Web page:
In his compact, easily readable book, A Place of Encounter: Renewing Worship Spaces, D. Foy Christopherson succinctly discusses the places we have created in which the assembly gathers to worship God. The Bible says precious little about how we should design or redesign our worship spaces. The secondary worship issues with which we can become obsessed do not distract Christopherson. He shares the history of the early Church and the tenets of our Lutheran Reformation heritage in an easily absorbed fashion. However, Christopherson consistently brings us back to the biblical basics of worship: bath, gathering, Word, meal, and sending. There are obviously many architectural ways to enhance-or impede-the promised encounter with Christ through these basics, and Christopherson explores many of them. The value of his book, however, is contained in its simplicity. Cutting through centuries of beloved accretions, Christopherson challenges each parish and each worshipper to create a worship space that lets the risen Christ meet his assembled people in bath, gathering, Word, meal, and sending. If you are looking for a "how to" manual about the "things" with which we worship, you will be disappointed, although Christopherson does discuss the history and current implications of many "things" we associate with a worship space. Rather than our beautiful buildings, the assembly of people amongst whom the risen Christ has promised to be present in Word and sacraments makes our worship and our worship spaces holy.

Most parishes have barely begun to wrestle with the exciting challenges and opportunities lifted up in Principles for Worship, approved by the Evangelical Lutheran Church in America in 2002. Christopherson carefully focuses our discussion of the major worship issues upon which all parishes should begin to chew. Each chapter concludes with several discussion questions that carefully elicit personal feelings and opinions in a nonjudgmental way. That is not easily done when parishes discuss matters of worship. Designing worship space demands care-full and prayer-full reflection upon the biblical basics of worship, how the Church has worshipped in its past, and how in the years to come we might put our worship where of faith is. A Place of Encounter is a comfortable way to begin that process. Christopherson’s concise discussion of worship space is not his sharing of the answers to all our worship questions. Rather, it is a tantalizing beginning as we discuss the most important thing we shall ever do together: worship.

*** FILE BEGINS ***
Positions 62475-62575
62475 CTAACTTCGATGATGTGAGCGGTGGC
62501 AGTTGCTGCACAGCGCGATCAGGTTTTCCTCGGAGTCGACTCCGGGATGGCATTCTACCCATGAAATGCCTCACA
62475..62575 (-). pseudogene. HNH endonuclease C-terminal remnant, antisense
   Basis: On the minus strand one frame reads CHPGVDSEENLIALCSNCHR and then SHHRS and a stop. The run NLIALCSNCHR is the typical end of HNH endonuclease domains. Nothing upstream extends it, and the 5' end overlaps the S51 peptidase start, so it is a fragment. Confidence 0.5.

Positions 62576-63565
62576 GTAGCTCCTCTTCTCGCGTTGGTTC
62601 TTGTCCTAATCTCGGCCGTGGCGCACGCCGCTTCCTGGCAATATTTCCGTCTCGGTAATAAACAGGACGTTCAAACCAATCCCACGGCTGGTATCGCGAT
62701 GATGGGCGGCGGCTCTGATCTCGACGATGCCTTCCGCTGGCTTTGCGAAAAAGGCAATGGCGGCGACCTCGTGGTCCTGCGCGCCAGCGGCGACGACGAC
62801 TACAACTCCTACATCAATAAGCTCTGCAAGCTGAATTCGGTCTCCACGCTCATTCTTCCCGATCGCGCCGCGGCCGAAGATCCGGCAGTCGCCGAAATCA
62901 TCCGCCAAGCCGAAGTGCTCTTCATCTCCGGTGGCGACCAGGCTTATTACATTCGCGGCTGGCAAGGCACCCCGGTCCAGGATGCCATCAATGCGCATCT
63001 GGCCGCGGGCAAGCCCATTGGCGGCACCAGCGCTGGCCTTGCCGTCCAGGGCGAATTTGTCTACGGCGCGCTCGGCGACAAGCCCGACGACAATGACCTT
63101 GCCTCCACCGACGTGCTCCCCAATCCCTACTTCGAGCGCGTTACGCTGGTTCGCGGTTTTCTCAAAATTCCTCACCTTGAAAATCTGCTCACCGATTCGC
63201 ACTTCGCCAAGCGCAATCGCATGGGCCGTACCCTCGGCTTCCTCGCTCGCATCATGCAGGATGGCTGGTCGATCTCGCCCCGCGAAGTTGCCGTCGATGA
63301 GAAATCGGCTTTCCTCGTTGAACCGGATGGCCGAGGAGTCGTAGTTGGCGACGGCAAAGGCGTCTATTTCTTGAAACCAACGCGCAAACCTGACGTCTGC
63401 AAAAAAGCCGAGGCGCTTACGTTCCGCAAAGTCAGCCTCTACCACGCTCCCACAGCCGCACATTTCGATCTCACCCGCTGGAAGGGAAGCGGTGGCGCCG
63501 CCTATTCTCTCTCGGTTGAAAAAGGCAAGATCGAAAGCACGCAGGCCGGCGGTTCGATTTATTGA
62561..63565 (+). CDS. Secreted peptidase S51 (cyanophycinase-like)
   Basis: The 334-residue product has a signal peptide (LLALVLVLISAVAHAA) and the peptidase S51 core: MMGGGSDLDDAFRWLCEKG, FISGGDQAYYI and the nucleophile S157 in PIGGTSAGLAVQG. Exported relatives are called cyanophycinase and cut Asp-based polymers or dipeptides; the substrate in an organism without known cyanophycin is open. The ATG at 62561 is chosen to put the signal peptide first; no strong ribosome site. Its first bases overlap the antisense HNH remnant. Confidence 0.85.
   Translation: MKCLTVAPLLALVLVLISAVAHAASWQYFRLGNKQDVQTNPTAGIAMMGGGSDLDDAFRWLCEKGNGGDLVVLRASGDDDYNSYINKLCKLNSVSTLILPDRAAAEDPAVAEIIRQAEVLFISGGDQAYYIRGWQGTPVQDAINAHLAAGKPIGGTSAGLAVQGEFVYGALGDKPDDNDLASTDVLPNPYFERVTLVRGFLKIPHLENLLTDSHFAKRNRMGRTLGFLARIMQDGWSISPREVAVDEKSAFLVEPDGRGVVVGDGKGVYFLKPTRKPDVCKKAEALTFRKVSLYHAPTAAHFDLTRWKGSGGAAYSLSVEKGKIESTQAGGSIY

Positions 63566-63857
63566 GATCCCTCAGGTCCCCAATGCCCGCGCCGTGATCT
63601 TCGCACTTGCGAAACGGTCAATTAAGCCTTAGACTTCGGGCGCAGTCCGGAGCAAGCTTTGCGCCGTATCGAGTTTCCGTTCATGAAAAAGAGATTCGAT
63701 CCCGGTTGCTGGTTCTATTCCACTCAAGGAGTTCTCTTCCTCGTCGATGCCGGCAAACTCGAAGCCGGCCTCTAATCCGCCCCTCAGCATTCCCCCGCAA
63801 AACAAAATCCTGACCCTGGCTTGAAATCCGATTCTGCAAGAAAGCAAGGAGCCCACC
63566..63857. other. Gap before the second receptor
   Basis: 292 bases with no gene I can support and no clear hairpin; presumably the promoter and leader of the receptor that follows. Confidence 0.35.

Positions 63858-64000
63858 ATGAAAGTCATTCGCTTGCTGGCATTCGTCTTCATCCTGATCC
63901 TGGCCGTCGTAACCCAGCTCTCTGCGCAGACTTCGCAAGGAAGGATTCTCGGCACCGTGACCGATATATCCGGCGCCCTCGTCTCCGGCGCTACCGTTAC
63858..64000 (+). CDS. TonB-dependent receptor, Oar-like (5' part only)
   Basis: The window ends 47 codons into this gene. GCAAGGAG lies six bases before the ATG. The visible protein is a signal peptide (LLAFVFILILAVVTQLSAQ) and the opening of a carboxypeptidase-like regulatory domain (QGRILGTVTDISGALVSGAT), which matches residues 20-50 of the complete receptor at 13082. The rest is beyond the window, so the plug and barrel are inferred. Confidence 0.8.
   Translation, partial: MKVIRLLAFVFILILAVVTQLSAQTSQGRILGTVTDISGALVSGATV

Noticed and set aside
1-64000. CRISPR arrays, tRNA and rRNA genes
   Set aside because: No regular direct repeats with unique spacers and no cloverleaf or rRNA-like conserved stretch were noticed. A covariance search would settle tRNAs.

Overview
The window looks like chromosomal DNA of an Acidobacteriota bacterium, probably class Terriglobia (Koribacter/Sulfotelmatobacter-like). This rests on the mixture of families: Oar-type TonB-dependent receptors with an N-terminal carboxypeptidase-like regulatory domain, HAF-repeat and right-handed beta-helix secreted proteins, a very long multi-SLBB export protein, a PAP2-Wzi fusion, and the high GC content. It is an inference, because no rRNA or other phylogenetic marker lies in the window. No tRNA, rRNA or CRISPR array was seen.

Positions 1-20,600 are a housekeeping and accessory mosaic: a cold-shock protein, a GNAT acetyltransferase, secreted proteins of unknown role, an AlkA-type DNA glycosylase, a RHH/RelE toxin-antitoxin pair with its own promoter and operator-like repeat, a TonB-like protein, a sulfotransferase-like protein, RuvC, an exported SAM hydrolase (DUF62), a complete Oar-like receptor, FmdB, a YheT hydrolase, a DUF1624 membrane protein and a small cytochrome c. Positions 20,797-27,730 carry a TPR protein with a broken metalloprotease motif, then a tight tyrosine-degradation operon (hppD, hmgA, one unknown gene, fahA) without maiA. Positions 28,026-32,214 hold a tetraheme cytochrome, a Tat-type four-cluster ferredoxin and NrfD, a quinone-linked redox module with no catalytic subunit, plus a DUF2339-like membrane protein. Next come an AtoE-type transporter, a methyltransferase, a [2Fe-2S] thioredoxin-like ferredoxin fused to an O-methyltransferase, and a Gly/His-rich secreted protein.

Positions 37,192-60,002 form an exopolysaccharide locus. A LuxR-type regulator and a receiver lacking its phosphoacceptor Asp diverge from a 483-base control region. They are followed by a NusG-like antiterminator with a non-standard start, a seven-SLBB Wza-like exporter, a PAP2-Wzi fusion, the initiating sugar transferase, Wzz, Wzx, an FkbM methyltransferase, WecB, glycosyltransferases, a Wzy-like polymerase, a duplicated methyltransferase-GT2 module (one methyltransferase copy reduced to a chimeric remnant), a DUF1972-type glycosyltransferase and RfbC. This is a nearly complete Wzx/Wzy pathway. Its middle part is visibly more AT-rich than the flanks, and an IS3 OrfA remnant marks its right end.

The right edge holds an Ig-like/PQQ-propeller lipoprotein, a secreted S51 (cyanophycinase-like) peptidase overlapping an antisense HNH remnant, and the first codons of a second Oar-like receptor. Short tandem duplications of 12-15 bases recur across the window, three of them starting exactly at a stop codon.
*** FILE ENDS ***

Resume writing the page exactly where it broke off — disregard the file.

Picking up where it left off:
When we worship our spaces of worship, we are in danger of breaking the First Commandment: You shall have no other gods." As Martin Luther reminds, "We are to fear, love, and trust in God above all things." "Worship wars" usually result from misunderstandings based on misinformation resulting from miscommunication. A Place of Encounter should be mandatory reading for not only worship and music committees, but also congregation councils and any person who takes seriously the worship of God in Jesus Christ.

John Santoro
Pastor, Trinity Church, Valparaiso, Indiana


Those who served as consultation participants in devising Principles for Worship in language, music, preaching, and worship space were concerned that their work would be useful only if it was intentionally implemented. In A Place of Encounter: Renewing Worship Spaces Foy Christopherson has admirably addressed this practical need by giving pastors, architects, and congregational committees a readable, reliable text to guide the important work of renewing liturgical spaces. Experience and passion for this subject have helped the writer produce an educational and pastoral resource that will serve any worshiping community.

--Walter Huffman
author of Where We Worship;
chairperson of the ELCA's Renewing Worship Consultation on Worship Space and the Christian Assembly


Foy Christopherson's book, clearly written and pastorally sensitive, draws out the architectural and artistic implications of the ELCA's The Use of the Means of Grace and Principles for Worship. He rightly emphasizes the primacy of the worshiping assembly, situates his reflections in terms of Lutheran theology, allows for pastoral pluralism, and educates his readers about the significant role that the architecture and artistic environment play in forming contemporary worshipers as God's holy people.

--R. Kevin Seasoltz, O.S.B.
Saint John's University, Collegeville, Minnesota